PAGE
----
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Club spotlight: AZ Pole and Aerial dance offers ‘no judgment’

From+top%2C+Tatyana+Wong%2C+Erika+Haws+and+Dorie+Chen+from+the+University+of+Arizona+AZ+Pole+and+Aerial+club+at+Bash+at+the+Rec+on+Aug.+20+at+the+Arizona+recreation+center.+AZ+Pole+and+Aerial+holds+pole+and+aerial+dance+classes+every+Sunday.+%28Photo+courtesy+of+Alexis+Garza.%29
From top, Tatyana Wong, Erika Haws and Dorie Chen from the University of Arizona AZ Pole and Aerial club at Bash at the Rec on Aug. 20 at the Arizona recreation center. AZ Pole and Aerial holds pole and aerial dance classes every Sunday. (Photo courtesy of Alexis Garza.)

After its launch last semester, AZ Pole and Aerial, the first club of its kind at the University of Arizona, is returning for its first fall semester on campus.

Before you envision effortless showroom pole performances, consider the physical tenacity this sport demands. The grace and beauty of the art forms disguise their intense athletic demands.

Bruises, or “pole kisses” as Rachel Davenport affectionately calls them, are souvenirs that more experienced club members promise newcomers will experience after their first class.

Tatyana Wong, Nicole Ferguson and Davenport founded AZ Pole and Aerial last spring. The club hosts $5 pole classes on Sundays; beginners are from 6-7 p.m. and intermediate follows from 7-8 p.m. at Vertica Fitness, 3957 E Speedway Blvd. No. 201. Davenport teaches the classes full-time.

Every week, the club distributes first-come, first-serve signups to hundreds of students looking to explore the rewarding world of pole and aerial dancing. 

“So many people come from those dance backgrounds of ‘you have to be 100 pounds, this and that,’ but you don’t have to be any of that here,” AZ Pole and Aerial Vice President Dorie Chen said.

Chen said she grew up in a strict Asian-American household where sexuality and body positivity weren’t facets of her identity that she felt she could freely express.   

After taking a pole class at Vertica Fitness she found the outlet she’d been looking for.

“There’s no judgment, no body-shaming, no nothing,” said Chen, who started just four months ago. Chen practices in seven-inch white Pleaser heels that ricochet off the pole with a distinctive clack. “It’s given me a sense of body confidence I’ve never had before.”

“The pole bruises never end, you just find them in weirder places,” said the club president Wong, who has been practicing pole for just under two years.

Like many of the UA students involved in AZ Pole and Aerial, Wong comes from a strong dance background and was seeking a community to support her newfound affinity for pole.

Alexis Garza, who serves as the social media chair for the club, echoed the rejection of stereotypical dance environments and said she felt embraced by AZ Pole and Aerial.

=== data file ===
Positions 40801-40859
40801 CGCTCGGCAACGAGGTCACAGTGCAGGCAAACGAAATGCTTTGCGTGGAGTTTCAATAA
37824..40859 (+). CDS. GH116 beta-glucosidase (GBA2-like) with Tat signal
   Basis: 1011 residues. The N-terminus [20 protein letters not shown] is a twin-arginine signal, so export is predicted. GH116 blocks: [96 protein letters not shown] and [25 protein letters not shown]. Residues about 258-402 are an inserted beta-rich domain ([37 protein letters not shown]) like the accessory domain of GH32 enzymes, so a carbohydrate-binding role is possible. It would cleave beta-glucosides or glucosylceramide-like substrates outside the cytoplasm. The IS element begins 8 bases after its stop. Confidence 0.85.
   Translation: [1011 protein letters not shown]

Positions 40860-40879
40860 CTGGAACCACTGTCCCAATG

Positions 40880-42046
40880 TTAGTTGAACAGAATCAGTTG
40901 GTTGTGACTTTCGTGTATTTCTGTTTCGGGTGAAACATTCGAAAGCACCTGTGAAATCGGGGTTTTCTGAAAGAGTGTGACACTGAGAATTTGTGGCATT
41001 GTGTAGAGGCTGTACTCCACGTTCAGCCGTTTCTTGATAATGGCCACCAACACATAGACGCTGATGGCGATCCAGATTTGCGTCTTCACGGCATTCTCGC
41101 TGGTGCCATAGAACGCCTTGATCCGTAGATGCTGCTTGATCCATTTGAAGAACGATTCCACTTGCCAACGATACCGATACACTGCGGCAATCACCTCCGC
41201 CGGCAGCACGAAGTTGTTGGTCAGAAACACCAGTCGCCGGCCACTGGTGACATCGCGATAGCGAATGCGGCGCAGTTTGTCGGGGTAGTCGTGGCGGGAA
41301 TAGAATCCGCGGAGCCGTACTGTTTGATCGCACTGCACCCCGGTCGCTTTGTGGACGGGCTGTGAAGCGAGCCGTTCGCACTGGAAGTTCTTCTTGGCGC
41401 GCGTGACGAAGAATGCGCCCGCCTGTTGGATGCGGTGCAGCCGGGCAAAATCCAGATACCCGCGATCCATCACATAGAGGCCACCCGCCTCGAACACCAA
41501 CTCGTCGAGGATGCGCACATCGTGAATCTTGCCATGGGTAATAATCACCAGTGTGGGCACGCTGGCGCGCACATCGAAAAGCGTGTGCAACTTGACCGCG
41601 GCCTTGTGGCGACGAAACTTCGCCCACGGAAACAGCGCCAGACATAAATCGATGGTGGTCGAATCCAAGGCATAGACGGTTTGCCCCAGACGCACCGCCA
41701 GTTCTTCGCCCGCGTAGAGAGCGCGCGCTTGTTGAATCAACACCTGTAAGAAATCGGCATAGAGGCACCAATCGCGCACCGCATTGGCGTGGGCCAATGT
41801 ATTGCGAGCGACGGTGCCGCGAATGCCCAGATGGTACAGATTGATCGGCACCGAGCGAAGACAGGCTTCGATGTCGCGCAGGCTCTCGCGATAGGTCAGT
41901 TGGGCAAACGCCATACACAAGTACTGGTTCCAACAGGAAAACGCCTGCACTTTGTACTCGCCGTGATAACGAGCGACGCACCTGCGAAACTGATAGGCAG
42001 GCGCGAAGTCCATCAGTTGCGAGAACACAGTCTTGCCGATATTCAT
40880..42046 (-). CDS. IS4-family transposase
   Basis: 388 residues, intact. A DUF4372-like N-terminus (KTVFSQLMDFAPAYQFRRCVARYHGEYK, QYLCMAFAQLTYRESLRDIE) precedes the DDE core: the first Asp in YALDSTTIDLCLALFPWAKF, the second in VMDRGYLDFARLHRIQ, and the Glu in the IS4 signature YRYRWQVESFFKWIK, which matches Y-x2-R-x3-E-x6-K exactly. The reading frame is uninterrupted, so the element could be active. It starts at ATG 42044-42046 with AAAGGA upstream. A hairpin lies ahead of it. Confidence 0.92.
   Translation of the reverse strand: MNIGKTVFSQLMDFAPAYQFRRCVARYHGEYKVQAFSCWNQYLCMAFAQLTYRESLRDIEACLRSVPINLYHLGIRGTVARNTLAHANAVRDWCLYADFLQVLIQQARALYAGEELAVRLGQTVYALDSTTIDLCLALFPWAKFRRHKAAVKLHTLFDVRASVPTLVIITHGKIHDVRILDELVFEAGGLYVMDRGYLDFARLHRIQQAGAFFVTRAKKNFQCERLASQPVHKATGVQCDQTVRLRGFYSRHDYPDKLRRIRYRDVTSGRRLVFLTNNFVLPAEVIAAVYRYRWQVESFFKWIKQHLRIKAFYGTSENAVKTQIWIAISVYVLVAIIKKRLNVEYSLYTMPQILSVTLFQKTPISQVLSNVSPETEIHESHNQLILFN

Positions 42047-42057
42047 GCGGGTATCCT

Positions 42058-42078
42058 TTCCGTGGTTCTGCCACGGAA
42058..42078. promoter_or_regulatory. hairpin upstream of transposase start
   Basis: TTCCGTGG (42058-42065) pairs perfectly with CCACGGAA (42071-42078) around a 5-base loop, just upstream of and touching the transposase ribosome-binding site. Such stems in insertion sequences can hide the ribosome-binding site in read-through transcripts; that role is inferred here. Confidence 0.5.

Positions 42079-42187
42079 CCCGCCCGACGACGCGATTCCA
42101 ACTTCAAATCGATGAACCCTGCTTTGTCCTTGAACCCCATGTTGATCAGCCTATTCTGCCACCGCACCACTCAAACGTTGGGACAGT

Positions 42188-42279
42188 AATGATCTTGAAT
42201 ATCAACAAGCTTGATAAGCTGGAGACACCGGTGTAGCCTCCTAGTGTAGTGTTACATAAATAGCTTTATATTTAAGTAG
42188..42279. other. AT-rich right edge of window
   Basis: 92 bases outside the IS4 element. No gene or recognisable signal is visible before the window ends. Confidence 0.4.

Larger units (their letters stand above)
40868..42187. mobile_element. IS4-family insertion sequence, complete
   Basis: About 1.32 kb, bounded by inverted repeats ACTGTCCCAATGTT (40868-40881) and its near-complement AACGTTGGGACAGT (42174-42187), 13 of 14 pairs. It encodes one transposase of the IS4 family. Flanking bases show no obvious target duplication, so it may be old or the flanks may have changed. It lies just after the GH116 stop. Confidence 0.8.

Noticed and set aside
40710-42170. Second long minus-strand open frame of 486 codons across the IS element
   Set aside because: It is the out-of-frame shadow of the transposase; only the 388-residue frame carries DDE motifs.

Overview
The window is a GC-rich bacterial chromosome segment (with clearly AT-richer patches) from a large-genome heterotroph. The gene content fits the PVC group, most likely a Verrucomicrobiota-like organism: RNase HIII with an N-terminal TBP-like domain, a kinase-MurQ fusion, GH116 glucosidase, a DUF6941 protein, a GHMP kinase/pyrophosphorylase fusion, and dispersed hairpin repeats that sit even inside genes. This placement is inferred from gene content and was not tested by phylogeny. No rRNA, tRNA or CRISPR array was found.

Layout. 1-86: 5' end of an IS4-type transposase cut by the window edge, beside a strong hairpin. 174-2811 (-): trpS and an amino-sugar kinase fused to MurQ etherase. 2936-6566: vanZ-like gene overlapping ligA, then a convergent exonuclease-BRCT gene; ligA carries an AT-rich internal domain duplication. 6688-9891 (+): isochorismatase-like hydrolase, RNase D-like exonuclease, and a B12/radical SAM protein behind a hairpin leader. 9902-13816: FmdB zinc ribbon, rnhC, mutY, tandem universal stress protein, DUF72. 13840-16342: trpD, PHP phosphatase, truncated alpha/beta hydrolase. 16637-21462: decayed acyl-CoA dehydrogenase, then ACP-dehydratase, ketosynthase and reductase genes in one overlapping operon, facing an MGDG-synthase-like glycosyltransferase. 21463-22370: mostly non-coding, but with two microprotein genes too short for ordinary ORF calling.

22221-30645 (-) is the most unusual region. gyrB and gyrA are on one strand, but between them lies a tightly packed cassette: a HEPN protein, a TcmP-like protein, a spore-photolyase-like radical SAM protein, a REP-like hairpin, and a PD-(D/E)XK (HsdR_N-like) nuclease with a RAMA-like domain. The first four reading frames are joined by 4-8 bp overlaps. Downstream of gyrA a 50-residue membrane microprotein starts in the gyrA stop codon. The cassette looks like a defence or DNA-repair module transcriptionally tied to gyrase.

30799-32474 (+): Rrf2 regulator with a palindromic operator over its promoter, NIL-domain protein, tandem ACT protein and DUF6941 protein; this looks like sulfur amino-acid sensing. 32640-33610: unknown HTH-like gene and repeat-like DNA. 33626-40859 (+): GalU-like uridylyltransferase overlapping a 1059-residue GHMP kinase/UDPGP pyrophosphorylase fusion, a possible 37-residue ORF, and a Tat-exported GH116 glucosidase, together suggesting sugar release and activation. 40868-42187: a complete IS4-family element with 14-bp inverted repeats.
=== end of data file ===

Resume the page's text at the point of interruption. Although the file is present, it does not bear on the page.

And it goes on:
“I was a dancer for 13 years, but didn’t like how harsh and critical it was,” Garza said. 

Garza got involved with AZ Pole and Aerial after years of feeling inadequate for the unrealistic roles prescribed by dance. 

“No girl here is the same shape or size. I love how empowering it is and how good it makes me feel,” Garza said.

During their first class of the semester on Aug. 27, Davenport yelled over the music of Ice Spice and Nicki Minaj to remind students of their intentions during warm-up and conditioning.

“The hard things help us improve,” Davenport said to the class.

The class often erupted into cheers, encouraging both beginners attempting back hooks for the first time and intermediate students attempting more complicated archer variations.

Wong, Ferguson and Davenport made it a point to shower students with compliments whenever they could.

The club’s demographic is a diverse group of people, ranging from freshmen to graduate students at the university.

As SZA’s basslines hummed throughout the room of nine floor-to-ceiling poles, the intermediate pole class came to an end by exploring their individual flows.

Davenport encouraged students to submit feedback on their desired skills to better tailor the direction of class to them.

This semester, the club also is offering its first aerial silks dance classes for $5 from 3-4 p.m. Sundays at Circus Sanctuary, an acrobatic arts space at 2706 N. Silverbell Road Suite 1120.

Monica Silva, an aerial silks instructor of 20 years, said that while performing on silks is beautiful, there’s always a potential danger to it. She shared with students, at a recent class, an incident from her first years learning silk when she fell 18 feet onto concrete after losing her grip.  Fortunately, she said, she walked away from the incident only suffering a few weeks on crutches.

Silva encouraged students to pay attention to their gut instincts, breath and grip as they deliver the initial signs of a necessary dismount, being careful to not let the more intricate moves take priority over doing what’s right for your body.

“You don’t need any level of skill or strength. You can perform exactly where you are,” Silva said. 

This semester, club members have the opportunity to perform in a December showcase with Circus Sanctuary for an additional fee.

The club hopes to integrate more on-campus workshops this semester to make it accessible for students without cars.  Some workshops could include chair dancing, heels, floorwork and flexibility.

You can find AZ Pole and Aerial on their website or on Instagram.


*El Inde Arizona is a news service of the University of Arizona School of Journalism.


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